. mm. Urinalysis was always essentially negative. The differential count showed 48 per cent eosinophiles. The white blood cell count and the differential count. James Nolan was asked to investigate the allergic state and has continued to direct the treatment ever since. possibly of tuberculous origin. are summarized at this point. per hour. which varied from moderate to marked. March 16. The patient disregarded both pieces of advice. Dr. at which time he was suffering from an asthmatic attack (his first) of such severity that he was hospitalized at once. and which were always substantially the same.450 per cu. The tuberculin patch test and the Mantoux test were negative. The past history was without incident except for the usual diseases of childhood (measles. 1942. 1942.000 per cu. although examined by smear. varied considerably at different periods of the illness. the case reported herewith seems to fit into the syndrome described by Loeffler. mm. the white blood cell count was 14.200. The essential facts follow: M. diabetes. 1942. Time and space will be saved if certain laboratory examinations which were carried out at this time and during the subsequent 23-month period of observation. 2010 1944. For the past 6 months he had suffered from. chickenpox and whooping cough) and appendectomy for acute disease at the age of 9 years. renal and cardiac disease. B.chestpubs. Stereoscopic examination of the chest revealed the bilateral lesions previously described. 1942. Pluoroscopic examination April 24. however. probably of tuberculous origin. extending from the level of the third rib anteriorly to the level of the fifth rib. "a very bad cold" and moderately productive cough. All other illnesses were specifically denied. and continued observation was advised until a positive diagnosis could be made. was first seen in consultation March 16. 32 per cent segmenters. Examination of a stool specimen March 16. The sputum. A contemplated marriage was also advised against. and the only findings of significance was an eosinophilia. the patient was told that he apparently had an active pulmonary infection. When he first sought medical advice from his family physician. as were all the skin tests carried out at various times during the illness. Downloaded from chestjournal. more marked on the left side. and the family history was specifically negative for cancer. revealed clear lung fields. a white male government clerk 21 years of age. but all subsequent stool examinations were negative. and allergic states. which were now somewhat less extensive. The findings had been interpreted as an acute infection in both upper lobes. Physical examination at this time was essentially negative. concentration and culture at various times. and 3 per cent myelocytes. He was not seen again until July by guest on May 19.Volume X LOEFFLEB'S SYNDROME 397 CASE REPORT All things considered. associated with a slight loss of weight and a sense of fullness and later of soreness in the chest. roentgenologic examination of the chest had revealed an infiltration in both lungs. by the American College of Chest Physicians . The sedimentation rate varied between 13 and 24 mm. never revealed acid fast bacilli. but in view of his recent history and the previous roentgenologic findings. 1942. and entirely neglected until 2 weeks earlier. Stereoscopic examination of the chest at this time again revealed no abnormalities. revealed larvae of Ascaris lumbricozdes. 17 per cent lymphocytes. The hemoglobin was never lower than 78 per cent and the red blood cells never numbered less than 4. tuberculosis.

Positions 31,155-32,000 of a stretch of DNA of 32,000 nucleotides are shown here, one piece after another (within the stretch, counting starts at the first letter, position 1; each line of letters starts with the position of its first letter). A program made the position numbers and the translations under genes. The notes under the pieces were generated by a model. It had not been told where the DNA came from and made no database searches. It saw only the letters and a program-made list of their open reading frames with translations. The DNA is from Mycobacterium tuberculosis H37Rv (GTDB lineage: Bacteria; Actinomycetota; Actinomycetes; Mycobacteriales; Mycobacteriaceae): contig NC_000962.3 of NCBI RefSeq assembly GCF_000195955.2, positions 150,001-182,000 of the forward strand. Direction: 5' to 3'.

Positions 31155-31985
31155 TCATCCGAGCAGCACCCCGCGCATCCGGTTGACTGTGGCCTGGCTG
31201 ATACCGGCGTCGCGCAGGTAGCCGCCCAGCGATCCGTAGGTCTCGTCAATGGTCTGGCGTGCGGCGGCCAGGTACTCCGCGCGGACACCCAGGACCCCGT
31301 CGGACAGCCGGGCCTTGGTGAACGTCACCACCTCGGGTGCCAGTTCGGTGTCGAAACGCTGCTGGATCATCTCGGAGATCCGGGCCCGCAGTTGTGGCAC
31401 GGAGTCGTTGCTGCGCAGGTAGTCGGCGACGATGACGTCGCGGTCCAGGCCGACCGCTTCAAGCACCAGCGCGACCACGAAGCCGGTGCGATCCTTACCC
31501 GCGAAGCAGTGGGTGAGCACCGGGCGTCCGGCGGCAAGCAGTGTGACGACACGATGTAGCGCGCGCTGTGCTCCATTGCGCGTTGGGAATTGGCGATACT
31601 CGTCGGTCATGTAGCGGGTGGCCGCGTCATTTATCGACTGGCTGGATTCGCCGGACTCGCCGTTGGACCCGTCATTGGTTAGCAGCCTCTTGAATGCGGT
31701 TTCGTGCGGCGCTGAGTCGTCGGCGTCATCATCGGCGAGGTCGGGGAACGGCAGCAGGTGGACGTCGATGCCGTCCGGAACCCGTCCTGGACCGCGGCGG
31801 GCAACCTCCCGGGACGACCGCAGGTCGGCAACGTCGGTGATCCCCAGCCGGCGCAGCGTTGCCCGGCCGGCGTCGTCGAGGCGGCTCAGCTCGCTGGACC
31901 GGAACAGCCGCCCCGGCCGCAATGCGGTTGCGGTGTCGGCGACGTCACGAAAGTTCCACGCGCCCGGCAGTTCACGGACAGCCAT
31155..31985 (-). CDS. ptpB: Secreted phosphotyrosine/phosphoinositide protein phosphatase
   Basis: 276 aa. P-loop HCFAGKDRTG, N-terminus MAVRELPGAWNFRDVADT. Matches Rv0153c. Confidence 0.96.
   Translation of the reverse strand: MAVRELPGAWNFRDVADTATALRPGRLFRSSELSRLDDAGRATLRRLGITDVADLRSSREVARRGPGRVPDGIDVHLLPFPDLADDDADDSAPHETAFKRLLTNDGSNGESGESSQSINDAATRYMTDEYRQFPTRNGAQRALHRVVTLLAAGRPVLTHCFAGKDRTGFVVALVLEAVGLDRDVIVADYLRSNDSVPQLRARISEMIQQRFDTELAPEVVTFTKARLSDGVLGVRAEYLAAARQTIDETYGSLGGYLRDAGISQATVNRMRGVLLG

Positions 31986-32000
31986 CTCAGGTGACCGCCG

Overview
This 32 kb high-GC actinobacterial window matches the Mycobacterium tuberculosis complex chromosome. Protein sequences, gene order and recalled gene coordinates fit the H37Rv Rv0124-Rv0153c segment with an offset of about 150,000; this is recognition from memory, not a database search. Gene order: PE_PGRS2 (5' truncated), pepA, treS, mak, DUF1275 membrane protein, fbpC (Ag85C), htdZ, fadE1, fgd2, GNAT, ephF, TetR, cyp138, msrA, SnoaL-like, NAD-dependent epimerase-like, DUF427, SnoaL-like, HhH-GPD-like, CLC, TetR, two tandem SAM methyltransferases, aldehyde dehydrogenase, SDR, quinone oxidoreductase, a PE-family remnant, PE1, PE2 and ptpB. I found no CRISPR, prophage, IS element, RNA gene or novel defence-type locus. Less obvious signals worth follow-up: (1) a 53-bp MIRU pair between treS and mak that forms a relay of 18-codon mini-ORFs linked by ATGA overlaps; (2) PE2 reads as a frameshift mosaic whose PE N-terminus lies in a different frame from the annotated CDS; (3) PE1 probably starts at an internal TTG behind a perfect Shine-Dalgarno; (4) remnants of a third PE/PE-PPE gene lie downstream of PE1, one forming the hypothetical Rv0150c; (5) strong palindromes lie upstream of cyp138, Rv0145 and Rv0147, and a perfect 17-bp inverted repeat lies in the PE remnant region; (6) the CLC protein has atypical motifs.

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musical rales throughout the chest. 1943. Physical examination was negative except for many moist. The patient was again seen in consultation August 9. mm. there were 29 per cent polymorphonuclear leukocytes. The paralysis gradually disappeared.600 per cu. Despite the change of climate his asthmatic attacks continued. Another triangular area of dense infiltration was observed in the right upper lobe. at first every day or two.Volume X LOEPPLER'S SYNDROME 399 The patient was discharged from the hospital at the end of a week. A diffuse. The white blood cells numbered 14. 12 per cent lymphocytes. because of the severity and frequency of his asthmatic attacks. The temperature ranged between 100° and 102° F.800 per cu. Shortly after his discharge from the hospital the patient went to Florida. A decision as to activity was withheld pending further clinical observation and laboratory investigation. and 1 per cent monocytes. Stereoscopic examination of the chest January 6. The patient was hospitalized for the second time March 7. but there was no other marked elevation during the illness and seldom any elevation at all. though the physical examination was again essentially negative. Psychiatric examination.450 per cu. and 16 per cent lymphocytes. The heart was somewhat retracted to the left as the result of the fibrotic changes. 48 per cent polymorphonuclear leukocytes. furnished no diagnostic aid. revealed essentially the same findings as on August 6. 2010 1944.chestpubs. The white blood cell count August 9 was 17. 7 per cent lymphocytes. 2 per cent basophiles. chiefly in the form of wheezing and dyspnea. undertaken because of a mental and emotional strain to which the patient had recently been subjected. Repetition of the stereoscopic examination August 9.1943. Soon after leaving the hospital he developed anesthesia of the dorsum and palm of the left hand. The only other symptom was anorexia. with paralysis and anesthesia of the fourth and fifth fingers of the same hand. with 36 per cent eosinophiles. somewhat more marked at the left apex. but continued to have attacks of asthma.1943. between the second and third ribs anteriorly. mm. 1943. The patient was hospitalized for the third time August 26. then every 6 or 8 hours. predominantly fibrotic infiltration of the upper lobe on this side enclosed several radiolucent shadows simulating cavities. possibly as the result of the adrenalin therapy used to control the asthmatic attacks. where he spent 4 months and where he had no medical supervision. again showed the lung fields clear. and 70 per cent segmenters. They were interpreted as indicative of thickening of the pleura and bilateral fibroid tuberculosis. 1943. Stereoscopic examination of the chest August 6 had revealed a homogeneous density overlying the lateral portion of the left lung and extending from the apex to the seventh rib by guest on May 19. Both bases were relatively clear. mm.. for an acute upper respiratory infection and continued attacks of asthma. and the eosinophilia to 63 per cent. The findings were now interpreted as indicative of a severe infectious process with a marked allergic reaction. 2 per cent stabs. by the American College of Chest Physicians . The differential count showed 14 per cent eosinophiles. for several days. Stereoscopic examination of the chest August 27 showed the right lung Downloaded from chestjournal. and eventually every 2 hours. In the year since their onset he had lost between 35 and 40 pounds and he now looked very ill. Two days later the white blood cell count had risen to 23. but the patient continued to complain of numbness over the affected areas and of pain along the course of the ulnar nerve.